“The Constitution’s text says nothing about abortion,” Fitch wrote in the brief, arguing that American society has changed so much that the previous rulings need to be reheard.
“Today, adoption is accessible and on a wide scale women attain both professional success and a rich family life, contraceptives are more available and effective, and scientific advances show that an unborn child has taken on the human form and features months before viability,” she added, claiming the power should be left to state lawmakers.
“Roe and Casey shackle states to a view of the facts that is decades out of date,” she continued. “The national fever on abortion can break only when this Court returns abortion policy to the states.”
The Center for Reproductive Rights, which represents Mississippi’s sole abortion provider in the suit against the state’s law, painted Fitch’s effort as one that will have a chilling effect on abortion rights nationwide.
“Mississippi has stunningly asked the Supreme Court to overturn Roe and every other abortion rights decision in the last five decades,” Nancy Northup, the president and CEO of the group said in a statement Thursday. “Today’s brief reveals the extreme and regressive strategy, not just of this law, but of the avalanche of abortion bans and restrictions that are being passed across the country.”
The Supreme Court has not yet said exactly when during its fall term it will hear oral arguments on the Mississippi case, but a decision is expected to come down by next June or July, as is standard.
An anticipated ruling just months before the 2022 midterms will almost certainly position abortion as a top issue at the ballot box.
See what others are saying: (The New York Times) (The Washington Post) (Politico)
Republicans Boycott Jan. 6 Committee After Pelosi Rejects Two of McCarthy’s Picks
The House Minority Leader said that unless House Speaker Pelosi reinstated the two members, Republicans will launch their own investigation into the insurrection.
Pelosi Vetoes Republicans
Republicans are boycotting the select committee to investigate the insurrection after House Speaker Nancy Pelosi (D-Ca.) rejected two of the five GOP members Minority Leader Kevin McCarthy (R-Ca.) picked to serve on the panel Wednesday.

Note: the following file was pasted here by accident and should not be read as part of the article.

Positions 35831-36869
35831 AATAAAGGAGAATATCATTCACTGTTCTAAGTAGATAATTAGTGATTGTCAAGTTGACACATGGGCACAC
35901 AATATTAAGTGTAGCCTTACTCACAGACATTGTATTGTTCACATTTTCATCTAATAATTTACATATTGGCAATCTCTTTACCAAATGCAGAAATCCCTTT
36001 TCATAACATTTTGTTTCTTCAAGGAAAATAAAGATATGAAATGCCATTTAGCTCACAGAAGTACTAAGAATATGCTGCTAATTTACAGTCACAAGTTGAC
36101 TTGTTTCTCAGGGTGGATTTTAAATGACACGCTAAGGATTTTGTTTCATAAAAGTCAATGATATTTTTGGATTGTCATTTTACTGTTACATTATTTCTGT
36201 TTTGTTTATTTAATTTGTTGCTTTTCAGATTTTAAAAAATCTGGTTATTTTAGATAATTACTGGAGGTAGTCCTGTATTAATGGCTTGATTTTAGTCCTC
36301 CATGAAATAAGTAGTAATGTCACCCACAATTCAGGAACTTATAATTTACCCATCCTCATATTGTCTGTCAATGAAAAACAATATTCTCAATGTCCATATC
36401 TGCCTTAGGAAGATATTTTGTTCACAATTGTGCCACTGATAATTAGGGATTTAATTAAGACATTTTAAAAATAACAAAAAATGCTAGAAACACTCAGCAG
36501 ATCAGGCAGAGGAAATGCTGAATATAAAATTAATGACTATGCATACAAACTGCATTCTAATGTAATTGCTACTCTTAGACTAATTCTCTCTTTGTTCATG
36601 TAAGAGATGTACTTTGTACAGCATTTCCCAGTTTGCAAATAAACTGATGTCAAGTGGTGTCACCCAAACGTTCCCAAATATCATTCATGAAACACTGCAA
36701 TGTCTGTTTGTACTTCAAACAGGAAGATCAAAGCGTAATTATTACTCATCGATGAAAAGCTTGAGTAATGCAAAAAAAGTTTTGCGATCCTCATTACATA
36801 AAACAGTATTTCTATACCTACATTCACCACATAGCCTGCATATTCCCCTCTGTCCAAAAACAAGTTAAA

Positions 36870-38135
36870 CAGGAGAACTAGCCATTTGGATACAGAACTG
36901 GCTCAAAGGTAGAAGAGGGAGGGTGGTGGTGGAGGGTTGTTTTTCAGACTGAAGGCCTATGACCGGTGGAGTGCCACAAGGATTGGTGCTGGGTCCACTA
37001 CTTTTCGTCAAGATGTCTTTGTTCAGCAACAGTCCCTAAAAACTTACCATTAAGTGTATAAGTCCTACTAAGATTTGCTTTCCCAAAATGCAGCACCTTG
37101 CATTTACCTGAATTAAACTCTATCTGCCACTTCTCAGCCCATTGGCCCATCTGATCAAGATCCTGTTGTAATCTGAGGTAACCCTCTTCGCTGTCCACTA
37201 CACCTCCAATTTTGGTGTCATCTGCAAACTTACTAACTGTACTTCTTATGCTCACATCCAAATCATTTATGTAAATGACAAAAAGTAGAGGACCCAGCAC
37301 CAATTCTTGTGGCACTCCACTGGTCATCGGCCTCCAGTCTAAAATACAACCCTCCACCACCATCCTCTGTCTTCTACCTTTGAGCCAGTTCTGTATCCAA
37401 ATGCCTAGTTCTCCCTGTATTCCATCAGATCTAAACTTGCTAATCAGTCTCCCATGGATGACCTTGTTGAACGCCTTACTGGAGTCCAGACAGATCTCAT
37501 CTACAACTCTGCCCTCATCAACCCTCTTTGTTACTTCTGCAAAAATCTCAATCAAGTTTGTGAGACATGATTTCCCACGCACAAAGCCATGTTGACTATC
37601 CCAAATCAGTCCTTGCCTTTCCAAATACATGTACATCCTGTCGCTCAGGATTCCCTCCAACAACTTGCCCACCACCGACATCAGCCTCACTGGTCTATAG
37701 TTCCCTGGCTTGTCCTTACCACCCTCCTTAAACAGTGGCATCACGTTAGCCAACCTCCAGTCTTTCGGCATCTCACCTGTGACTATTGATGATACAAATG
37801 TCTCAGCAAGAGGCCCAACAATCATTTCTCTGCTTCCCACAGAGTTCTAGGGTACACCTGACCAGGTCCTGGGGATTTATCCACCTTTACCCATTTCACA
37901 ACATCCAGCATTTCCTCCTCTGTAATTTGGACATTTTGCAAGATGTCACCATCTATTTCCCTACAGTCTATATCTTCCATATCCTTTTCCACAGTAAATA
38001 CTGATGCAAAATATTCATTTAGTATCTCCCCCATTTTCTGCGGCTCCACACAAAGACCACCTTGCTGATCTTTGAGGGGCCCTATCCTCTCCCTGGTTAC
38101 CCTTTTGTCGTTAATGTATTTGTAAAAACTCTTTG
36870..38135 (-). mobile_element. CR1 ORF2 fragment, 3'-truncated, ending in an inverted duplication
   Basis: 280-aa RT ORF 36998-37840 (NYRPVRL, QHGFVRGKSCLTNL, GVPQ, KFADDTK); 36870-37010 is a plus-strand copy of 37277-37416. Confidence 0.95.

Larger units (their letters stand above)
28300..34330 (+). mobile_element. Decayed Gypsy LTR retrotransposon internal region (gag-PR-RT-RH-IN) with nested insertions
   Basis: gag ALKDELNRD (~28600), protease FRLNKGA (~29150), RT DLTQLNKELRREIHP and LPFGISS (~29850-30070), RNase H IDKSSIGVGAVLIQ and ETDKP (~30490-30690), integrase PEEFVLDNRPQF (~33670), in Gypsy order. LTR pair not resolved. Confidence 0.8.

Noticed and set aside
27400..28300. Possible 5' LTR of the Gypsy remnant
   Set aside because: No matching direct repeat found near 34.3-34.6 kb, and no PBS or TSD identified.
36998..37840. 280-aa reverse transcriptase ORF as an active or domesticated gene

In a statement, Pelosi cited the “statements and actions” of Rep. Jim Jordan (R-Oh.) and Jim Banks (R-In.), whose nominations she said she was opposing “with respect for the integrity of the investigation.”
Jordan and Banks — both staunch allies of former President Donald Trump — have helped propagate the previous leader’s false election claims, opposed efforts to investigate the insurrection, and voted not to certify the election for President Joe Biden.
A senior Democratic aide also specifically told The Washington Post that Democrats did not want Jordan on the panel because he reportedly helped Trump strategized how to overturn the election and due to the fact he spoke to the then-president on Jan. 6, meaning there is a possibility he could be called to testify before the very same committee.
The aide also said that Democrats opposed Banks’ selection because of a statement he issued after McCarthy chose him.
In the statement, the representative compared the insurrection to the racial justice protests last summer, implied that the rioters were just normal American’s expressing their political views, and claimed the committee was a political ploy “to justify the Left’s authoritarian agenda.”
Notably, Pelosi did say she would accept McCarthy’s three other nominees — including Rep. Troy Nehls (R-Wi.), who also voted against certifying Biden’s win.
McCarthy Threatens Separate Investigation
McCarthy, however, refused to select new members, and instead opted to remove all his appointees from the would-be bipartisan committee.
In a statement condemning the move, the minority leader said that Pelosi’s action “represents an egregious abuse of power.”
“Denying the voices of members who have served in the military and law enforcement, as well as leaders of standing committees, has made it undeniable that this panel has lost all legitimacy and credibility and shows the Speaker is more interested in playing politics than seeking the truth,” he said.
“Unless Speaker Pelosi reverses course and seats all five Republican nominees, Republicans will not be party to their sham process and will instead pursue our own investigation of the facts.”
Pelosi defended her decision during a press conference Thursday, where she said that Banks and Jordan were “ridiculous” choices for the panel.
“When statements are ridiculous and fall into the realm of, ‘You must be kidding,’ there’s no way that they’re going to be on the committee,” she added.
See what others are saying: (The Washington Post) (The New York Times) (CNBC)